Publicly traded financial services firms that provide global custody saw revenue derived from securities lending decline in the quarter and year ended Sept. 30, while assets under custody and administration rose.
State Street Corp., Boston, had securities lending revenue of $74 million as of Sept. 30, a 43.5% drop for the quarter and down 18.7% from a year earlier, according to its third-quarter earnings statement issued Oct. 22.
Northern Trust Corp., Chicago, reported in its Oct. 16 earnings statement that its securities lending revenue was $22.7 million, down 5% for the quarter and 27% below a year earlier.
Bank of New York Mellon Corp., New York, which includes securities lending under overall investment services fees, reported Oct. 16 that while those fees were $1.7 billion, unchanged from June 30 but 4% higher than the year-earlier quarter, its securities lending revenue was down.
Securities lending revenue can be affected by seasonal issues, as cited by State Street for its third-quarter decline. But Robert Lee, equity analyst at Keefe, Bruyette & Woods Inc., New York, said securities lending in general has been declining since the 2008-2009 financial crisis. Over time, the decline has hurt earnings of State Street, Northern Trust and BNY Mellon, firms he analyzes.
“Securities lending has been historically profitable for all three. But recently it's also been a revenue headwind. It's been a profitable business but also a shrinking business. It's harder to generate revenue now.”
Mr. Lee said revenue from securities lending has declined in the past five years for two reasons. One is a decline in demand, paralleling the general decline in all kinds of lending; the other is a low-interest-rate environment that has reduced the returns obtained through securities lending.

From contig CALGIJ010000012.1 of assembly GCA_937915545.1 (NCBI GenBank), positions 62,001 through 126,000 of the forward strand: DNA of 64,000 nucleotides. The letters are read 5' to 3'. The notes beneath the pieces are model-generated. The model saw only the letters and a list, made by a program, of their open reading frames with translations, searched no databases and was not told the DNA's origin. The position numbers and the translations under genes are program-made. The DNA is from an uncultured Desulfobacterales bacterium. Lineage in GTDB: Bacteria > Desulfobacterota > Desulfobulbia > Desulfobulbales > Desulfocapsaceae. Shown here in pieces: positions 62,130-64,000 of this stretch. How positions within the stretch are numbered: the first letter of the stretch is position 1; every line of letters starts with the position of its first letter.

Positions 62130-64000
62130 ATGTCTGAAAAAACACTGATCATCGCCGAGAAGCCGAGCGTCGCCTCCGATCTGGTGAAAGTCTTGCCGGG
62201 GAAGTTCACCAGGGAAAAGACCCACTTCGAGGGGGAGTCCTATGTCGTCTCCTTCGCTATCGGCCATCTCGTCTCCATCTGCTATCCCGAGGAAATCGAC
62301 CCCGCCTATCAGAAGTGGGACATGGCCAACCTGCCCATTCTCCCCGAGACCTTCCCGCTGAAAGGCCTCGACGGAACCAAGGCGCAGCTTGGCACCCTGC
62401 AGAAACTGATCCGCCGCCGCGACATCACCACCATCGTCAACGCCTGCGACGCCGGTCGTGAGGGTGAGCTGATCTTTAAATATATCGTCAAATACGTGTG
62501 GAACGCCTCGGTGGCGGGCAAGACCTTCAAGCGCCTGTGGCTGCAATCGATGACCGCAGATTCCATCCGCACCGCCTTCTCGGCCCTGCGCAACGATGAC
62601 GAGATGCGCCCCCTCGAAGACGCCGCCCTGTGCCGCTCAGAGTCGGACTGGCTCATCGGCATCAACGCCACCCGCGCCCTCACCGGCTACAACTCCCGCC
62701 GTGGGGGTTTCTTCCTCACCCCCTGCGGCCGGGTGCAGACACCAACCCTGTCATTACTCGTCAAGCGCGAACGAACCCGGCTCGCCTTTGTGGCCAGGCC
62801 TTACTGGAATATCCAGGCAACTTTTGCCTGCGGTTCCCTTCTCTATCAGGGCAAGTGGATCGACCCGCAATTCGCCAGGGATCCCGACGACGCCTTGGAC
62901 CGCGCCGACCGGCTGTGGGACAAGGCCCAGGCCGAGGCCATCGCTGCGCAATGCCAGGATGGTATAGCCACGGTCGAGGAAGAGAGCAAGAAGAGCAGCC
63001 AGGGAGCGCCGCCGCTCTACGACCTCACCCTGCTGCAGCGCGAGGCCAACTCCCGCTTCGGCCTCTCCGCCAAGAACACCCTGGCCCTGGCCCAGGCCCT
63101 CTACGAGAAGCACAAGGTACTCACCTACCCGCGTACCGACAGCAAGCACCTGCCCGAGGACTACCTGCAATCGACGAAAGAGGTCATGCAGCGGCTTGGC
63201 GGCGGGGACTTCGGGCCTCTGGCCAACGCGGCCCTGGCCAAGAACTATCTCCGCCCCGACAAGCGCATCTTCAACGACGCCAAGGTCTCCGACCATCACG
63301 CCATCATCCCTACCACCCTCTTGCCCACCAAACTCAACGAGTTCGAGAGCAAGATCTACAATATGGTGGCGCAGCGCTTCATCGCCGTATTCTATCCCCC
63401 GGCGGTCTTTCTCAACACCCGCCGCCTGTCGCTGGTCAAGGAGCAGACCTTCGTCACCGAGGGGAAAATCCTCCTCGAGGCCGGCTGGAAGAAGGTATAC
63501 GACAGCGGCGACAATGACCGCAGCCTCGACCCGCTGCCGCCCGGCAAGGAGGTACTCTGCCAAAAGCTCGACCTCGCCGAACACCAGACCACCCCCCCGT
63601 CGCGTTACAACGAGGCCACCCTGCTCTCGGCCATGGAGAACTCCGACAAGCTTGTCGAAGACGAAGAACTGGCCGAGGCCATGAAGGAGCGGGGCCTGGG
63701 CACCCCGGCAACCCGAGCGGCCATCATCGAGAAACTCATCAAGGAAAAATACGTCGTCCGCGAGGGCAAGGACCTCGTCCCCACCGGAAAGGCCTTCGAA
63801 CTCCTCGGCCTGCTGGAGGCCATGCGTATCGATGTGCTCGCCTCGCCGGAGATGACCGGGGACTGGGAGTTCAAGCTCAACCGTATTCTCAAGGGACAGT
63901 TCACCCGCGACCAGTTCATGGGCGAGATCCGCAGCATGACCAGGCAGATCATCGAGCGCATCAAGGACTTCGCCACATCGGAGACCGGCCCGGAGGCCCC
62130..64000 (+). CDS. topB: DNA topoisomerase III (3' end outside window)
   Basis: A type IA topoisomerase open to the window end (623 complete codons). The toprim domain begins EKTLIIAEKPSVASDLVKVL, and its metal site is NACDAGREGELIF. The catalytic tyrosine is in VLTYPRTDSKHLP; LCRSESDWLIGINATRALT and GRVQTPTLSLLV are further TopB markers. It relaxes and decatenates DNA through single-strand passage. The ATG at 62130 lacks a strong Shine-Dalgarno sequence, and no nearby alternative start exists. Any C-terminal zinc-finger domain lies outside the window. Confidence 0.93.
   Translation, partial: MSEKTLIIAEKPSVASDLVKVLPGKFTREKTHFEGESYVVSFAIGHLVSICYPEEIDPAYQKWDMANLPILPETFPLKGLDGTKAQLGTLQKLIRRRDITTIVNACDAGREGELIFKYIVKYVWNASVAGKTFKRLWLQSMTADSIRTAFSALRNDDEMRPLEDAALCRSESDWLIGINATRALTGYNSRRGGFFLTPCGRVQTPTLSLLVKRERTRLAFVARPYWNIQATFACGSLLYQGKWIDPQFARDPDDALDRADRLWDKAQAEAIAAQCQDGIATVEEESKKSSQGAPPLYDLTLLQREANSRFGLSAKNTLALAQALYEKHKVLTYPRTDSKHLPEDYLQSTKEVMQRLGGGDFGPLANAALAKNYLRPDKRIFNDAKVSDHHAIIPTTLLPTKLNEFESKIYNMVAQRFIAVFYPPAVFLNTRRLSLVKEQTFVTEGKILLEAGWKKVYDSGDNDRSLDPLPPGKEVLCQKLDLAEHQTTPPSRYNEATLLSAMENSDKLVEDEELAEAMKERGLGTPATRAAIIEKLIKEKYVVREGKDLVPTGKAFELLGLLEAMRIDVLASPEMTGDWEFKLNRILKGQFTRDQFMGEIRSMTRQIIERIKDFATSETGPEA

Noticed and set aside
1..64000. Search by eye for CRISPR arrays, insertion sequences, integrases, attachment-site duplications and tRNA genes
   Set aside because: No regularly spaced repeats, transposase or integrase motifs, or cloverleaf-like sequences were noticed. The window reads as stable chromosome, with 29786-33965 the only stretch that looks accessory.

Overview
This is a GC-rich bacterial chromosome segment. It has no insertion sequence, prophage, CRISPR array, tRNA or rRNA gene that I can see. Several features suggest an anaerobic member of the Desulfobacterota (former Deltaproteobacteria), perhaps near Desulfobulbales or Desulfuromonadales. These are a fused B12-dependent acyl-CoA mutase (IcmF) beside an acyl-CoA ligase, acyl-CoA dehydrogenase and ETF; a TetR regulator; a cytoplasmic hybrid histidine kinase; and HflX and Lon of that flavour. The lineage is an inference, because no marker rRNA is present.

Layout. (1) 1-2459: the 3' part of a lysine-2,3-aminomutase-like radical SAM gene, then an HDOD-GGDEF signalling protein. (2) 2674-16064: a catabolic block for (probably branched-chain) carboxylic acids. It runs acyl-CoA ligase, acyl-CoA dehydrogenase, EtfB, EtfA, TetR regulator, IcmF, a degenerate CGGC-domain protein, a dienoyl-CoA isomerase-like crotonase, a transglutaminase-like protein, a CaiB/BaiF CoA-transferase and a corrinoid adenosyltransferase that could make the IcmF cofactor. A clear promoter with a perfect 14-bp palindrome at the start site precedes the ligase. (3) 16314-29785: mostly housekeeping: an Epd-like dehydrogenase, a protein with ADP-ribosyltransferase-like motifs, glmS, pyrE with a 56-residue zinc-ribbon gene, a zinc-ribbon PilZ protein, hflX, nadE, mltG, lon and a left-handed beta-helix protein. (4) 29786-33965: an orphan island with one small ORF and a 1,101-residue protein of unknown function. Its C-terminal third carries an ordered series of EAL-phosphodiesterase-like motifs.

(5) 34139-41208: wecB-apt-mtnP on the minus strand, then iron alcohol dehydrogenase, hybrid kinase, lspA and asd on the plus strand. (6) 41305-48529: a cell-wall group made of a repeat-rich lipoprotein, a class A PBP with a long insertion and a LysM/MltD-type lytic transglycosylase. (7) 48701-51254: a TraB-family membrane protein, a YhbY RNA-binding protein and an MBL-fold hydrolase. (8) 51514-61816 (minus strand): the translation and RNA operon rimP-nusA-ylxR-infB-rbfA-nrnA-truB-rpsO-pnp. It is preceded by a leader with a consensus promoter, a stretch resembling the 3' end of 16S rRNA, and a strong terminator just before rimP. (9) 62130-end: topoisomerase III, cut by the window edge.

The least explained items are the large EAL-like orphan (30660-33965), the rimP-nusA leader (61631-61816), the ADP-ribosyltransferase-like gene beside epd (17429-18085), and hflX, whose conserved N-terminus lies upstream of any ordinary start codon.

“At the end of the day, demand is out of (the firms') control,” he said. “For one thing, people are going to have to want to borrow securities, and for the other, rates are rates. These companies can't just say 'I want to double my securities lending revenue over the next year' and then go out and make changes to do it. If rates don't change, they'll all be hurt by this.”
The business “has been probably bouncing along the bottom for a while,” he added. “I mean, how much lower can rates go?”
Of the three firms he follows, Mr. Lee said BNY Mellon probably has been least affected by the decline in securities lending “just because it's a smaller revenue item ... but it's not nearly the revenue item it's been for all three.”
For assets under custody and administration:
- BNY Mellon reported a combined $27.4 trillion as of Sept. 30, an increase of 5% for the quarter and 4% higher than the third quarter of 2012;
- State Street, $26.033 trillion, up 1.1% from the second quarter and up 11.1% from the third quarter of 2012; and
- Northern Trust, $5.237 trillion, 5% higher than the second quarter and 10% higher than the third quarter of 2012.
Mr. Lee said unlike reports on assets under management — where increases would be parallel with increases in fees — a rise or decline in quarterly assets under custody and administration is always reflected in revenue and earnings numbers.
“Revenue generated from custody relations is not driven by asset levels but by the number of transactions, for example. … You want to see the assets grow over time, but for a quarter it's hard to say what the immediate effect is.”
One of the problems with gauging the effects of AUA gains is that not all firms report the numbers the same way, and few draw direct relationships between those assets and revenue. State Street and Northern Trust, for example, break out their assets under custody and administration into separate line items, while BNY Mellon combines them.
“It would be great if firms gave you better insight into the proportion of assets under custody to revenue,” Mr. Lee said.
Among other financial services firms that have reported quarterly earnings, J.P. Morgan Chase & Co., New York, had $996 million in securities services revenue, an 8% fall for the quarter but an increase of 3% from a year earlier. Citibank, New York, had securities and fund services revenue of $668 million, down 8% from the second quarter and unchanged from the previous year.
For assets under custody, J.P. Morgan Chase had $19.736 trillion, up 4% for the quarter and 8% from the third quarter 2012, while Citibank had $13.9 trillion, up 4% and 9%, respectively.